European hornets are now active in Delaware landscapes feeding on ripe fruits. The following is more information on this insect.
The European hornet is a large wasp resembling a yellow jacketsbut much larger. The European hornet is about 35 mm (1.5 inches) long and is brown with yellow markings. Nests are rarely constructed in open areas and are more likely to be found in protected areas such as tree cavities, bird houses, barns, or sheds. During the summer, these hornets feed on large insects such as caterpillars, grasshoppers, flies, and bees. European hornets damage a number of ornamental trees and shrubs including, lilacs, rhododendrons, birch, ash, and dogwood. The hornet gains nourishment from the plant sap and the bark may be used as nesting material. Workers expand the nest throughout the summer, and in the fall the next season's queens mate with newly emerged male hornets. European hornets feed on substances high in carbohydrates in the fall. These food sources include overripe fruits, tree sap, soft drinks, juices, and possibly honeydew produced by insects such as aphids or scales. This hornet is also known to attack small fruits such as grapes and consume the sugars. European hornets do not reuse nests and populations die off with the onset of cold weather. The only effective method of control is nest removal. A pressurized wasp and hornet spray with a range of 10 15 feet is desirable. Treatments should be made at dusk or after dark to ensure most of the hornets are in the nest. Caution should be used when treating hornet nests since hornets guard the nest, can sting repeatedly, and can fly at night.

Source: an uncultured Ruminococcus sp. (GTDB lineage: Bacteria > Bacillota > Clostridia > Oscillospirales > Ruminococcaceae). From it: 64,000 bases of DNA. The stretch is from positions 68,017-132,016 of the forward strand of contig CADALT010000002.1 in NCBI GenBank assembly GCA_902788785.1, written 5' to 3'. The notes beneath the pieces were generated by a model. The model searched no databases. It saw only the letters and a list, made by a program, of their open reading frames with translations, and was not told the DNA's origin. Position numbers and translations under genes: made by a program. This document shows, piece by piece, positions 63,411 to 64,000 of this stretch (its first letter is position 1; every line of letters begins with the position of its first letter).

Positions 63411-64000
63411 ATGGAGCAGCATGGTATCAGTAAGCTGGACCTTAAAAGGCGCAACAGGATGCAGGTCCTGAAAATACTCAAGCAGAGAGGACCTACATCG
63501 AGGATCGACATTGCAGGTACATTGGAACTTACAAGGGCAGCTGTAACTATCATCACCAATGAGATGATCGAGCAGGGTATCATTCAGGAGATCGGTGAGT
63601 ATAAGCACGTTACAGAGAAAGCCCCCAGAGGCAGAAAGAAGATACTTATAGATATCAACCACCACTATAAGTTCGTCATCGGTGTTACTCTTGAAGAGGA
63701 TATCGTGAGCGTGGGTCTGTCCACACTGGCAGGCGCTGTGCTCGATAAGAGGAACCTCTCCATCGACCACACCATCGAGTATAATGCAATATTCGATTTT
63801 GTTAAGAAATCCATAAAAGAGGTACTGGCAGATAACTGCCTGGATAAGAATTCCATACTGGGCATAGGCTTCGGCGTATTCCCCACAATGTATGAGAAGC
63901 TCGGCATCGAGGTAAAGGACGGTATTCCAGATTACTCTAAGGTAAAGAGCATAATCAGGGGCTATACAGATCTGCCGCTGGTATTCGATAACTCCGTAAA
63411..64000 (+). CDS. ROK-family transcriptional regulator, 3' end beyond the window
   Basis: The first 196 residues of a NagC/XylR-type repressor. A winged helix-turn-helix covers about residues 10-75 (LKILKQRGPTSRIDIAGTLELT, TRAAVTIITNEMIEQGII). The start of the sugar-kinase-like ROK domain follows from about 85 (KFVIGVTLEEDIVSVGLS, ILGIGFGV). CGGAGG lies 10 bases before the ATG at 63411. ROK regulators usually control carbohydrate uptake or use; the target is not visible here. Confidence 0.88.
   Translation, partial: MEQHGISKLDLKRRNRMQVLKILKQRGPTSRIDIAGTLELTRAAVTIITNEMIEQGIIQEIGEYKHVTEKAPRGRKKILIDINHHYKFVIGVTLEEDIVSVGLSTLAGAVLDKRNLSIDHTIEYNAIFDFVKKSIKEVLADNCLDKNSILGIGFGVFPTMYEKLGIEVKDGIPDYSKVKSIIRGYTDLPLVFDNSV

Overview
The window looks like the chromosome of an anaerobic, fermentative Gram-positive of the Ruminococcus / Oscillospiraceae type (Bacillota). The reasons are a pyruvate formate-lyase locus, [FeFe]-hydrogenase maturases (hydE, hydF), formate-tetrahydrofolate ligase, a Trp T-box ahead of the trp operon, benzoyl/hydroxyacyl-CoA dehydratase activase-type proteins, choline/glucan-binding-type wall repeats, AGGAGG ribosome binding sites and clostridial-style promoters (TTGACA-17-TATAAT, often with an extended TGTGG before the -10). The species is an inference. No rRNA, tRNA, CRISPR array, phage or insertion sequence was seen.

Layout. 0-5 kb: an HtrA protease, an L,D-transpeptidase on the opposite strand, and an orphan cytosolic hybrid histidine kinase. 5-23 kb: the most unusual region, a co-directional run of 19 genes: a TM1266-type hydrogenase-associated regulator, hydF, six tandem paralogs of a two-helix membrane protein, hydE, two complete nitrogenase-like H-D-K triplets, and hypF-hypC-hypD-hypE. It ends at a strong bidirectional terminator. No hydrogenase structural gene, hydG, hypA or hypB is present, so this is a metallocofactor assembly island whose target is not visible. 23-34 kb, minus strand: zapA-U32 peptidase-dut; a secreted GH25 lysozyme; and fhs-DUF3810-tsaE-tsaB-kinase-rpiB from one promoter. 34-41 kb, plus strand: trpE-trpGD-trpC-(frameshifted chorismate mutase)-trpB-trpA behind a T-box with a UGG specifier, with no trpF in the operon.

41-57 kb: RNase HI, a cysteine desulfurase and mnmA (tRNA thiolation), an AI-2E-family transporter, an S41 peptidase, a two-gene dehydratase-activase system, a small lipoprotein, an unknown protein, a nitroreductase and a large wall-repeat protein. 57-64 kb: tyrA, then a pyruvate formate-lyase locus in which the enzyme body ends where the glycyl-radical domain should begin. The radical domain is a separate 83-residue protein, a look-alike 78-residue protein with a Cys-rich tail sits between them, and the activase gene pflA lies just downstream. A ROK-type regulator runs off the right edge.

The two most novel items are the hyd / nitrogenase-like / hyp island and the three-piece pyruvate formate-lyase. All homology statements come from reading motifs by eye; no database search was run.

European Hornet. Photo by Jessica Lawrence, NC State Entomology Department, Bugwood.org
Information from Brian Kunkel, Ornamental IPM Specialist, UD